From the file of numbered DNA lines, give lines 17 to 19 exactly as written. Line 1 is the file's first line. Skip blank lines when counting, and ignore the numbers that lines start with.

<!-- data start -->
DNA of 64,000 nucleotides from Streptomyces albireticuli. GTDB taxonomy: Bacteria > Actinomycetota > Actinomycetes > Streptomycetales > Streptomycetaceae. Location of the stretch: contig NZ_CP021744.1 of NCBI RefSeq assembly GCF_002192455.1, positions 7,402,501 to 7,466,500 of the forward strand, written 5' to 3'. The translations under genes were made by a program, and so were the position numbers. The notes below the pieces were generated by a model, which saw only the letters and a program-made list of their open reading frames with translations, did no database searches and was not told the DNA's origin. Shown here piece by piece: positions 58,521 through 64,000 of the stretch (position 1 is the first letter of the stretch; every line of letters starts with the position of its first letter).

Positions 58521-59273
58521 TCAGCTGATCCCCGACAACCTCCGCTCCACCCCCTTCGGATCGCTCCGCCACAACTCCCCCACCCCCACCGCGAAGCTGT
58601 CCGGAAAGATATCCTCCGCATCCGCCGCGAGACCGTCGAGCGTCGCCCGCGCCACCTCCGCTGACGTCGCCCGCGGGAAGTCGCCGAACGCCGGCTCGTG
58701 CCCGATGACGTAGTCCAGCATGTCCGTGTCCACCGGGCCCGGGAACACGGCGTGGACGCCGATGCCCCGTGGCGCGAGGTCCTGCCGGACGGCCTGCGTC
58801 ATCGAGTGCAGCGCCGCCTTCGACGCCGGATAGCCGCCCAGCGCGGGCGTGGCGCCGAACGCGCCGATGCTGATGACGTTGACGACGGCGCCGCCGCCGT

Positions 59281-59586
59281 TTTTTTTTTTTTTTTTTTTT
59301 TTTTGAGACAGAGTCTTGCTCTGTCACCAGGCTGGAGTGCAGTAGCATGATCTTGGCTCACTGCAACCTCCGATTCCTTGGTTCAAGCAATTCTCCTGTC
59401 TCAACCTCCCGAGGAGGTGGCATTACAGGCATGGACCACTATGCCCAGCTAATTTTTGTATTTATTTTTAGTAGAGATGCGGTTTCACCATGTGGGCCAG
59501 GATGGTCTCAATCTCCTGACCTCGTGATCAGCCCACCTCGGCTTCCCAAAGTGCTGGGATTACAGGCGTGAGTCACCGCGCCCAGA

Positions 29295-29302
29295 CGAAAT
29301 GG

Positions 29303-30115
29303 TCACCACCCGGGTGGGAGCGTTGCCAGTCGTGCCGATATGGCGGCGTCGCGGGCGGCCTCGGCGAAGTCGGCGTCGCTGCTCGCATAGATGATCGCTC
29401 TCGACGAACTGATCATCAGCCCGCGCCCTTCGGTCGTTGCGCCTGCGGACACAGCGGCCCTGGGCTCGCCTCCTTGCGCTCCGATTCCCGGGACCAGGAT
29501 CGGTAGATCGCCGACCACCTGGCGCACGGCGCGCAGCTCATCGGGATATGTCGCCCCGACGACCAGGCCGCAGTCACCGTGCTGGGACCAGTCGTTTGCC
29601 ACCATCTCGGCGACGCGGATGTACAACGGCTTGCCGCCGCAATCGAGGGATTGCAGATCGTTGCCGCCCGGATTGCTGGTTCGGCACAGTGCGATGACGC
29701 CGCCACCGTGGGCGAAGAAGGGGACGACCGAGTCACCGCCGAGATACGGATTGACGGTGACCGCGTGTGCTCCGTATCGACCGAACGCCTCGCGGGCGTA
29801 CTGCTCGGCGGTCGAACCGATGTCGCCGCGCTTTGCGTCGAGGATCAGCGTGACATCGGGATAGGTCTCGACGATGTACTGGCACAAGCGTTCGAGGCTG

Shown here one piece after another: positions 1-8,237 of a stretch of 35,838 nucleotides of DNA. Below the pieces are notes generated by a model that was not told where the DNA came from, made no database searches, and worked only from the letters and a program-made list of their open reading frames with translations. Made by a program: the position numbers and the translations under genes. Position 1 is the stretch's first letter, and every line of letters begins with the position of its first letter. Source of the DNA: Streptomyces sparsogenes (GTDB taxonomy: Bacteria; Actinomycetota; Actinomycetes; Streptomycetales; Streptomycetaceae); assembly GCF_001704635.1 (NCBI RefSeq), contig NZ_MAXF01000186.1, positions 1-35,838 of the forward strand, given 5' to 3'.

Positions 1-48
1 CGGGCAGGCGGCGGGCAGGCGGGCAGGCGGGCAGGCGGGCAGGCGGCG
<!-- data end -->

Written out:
29401 TCGACGAACTGATCATCAGCCCGCGCCCTTCGGTCGTTGCGCCTGCGGACACAGCGGCCCTGGGCTCGCCTCCTTGCGCTCCGATTCCCGGGACCAGGAT
29501 CGGTAGATCGCCGACCACCTGGCGCACGGCGCGCAGCTCATCGGGATATGTCGCCCCGACGACCAGGCCGCAGTCACCGTGCTGGGACCAGTCGTTTGCC
29601 ACCATCTCGGCGACGCGGATGTACAACGGCTTGCCGCCGCAATCGAGGGATTGCAGATCGTTGCCGCCCGGATTGCTGGTTCGGCACAGTGCGATGACGC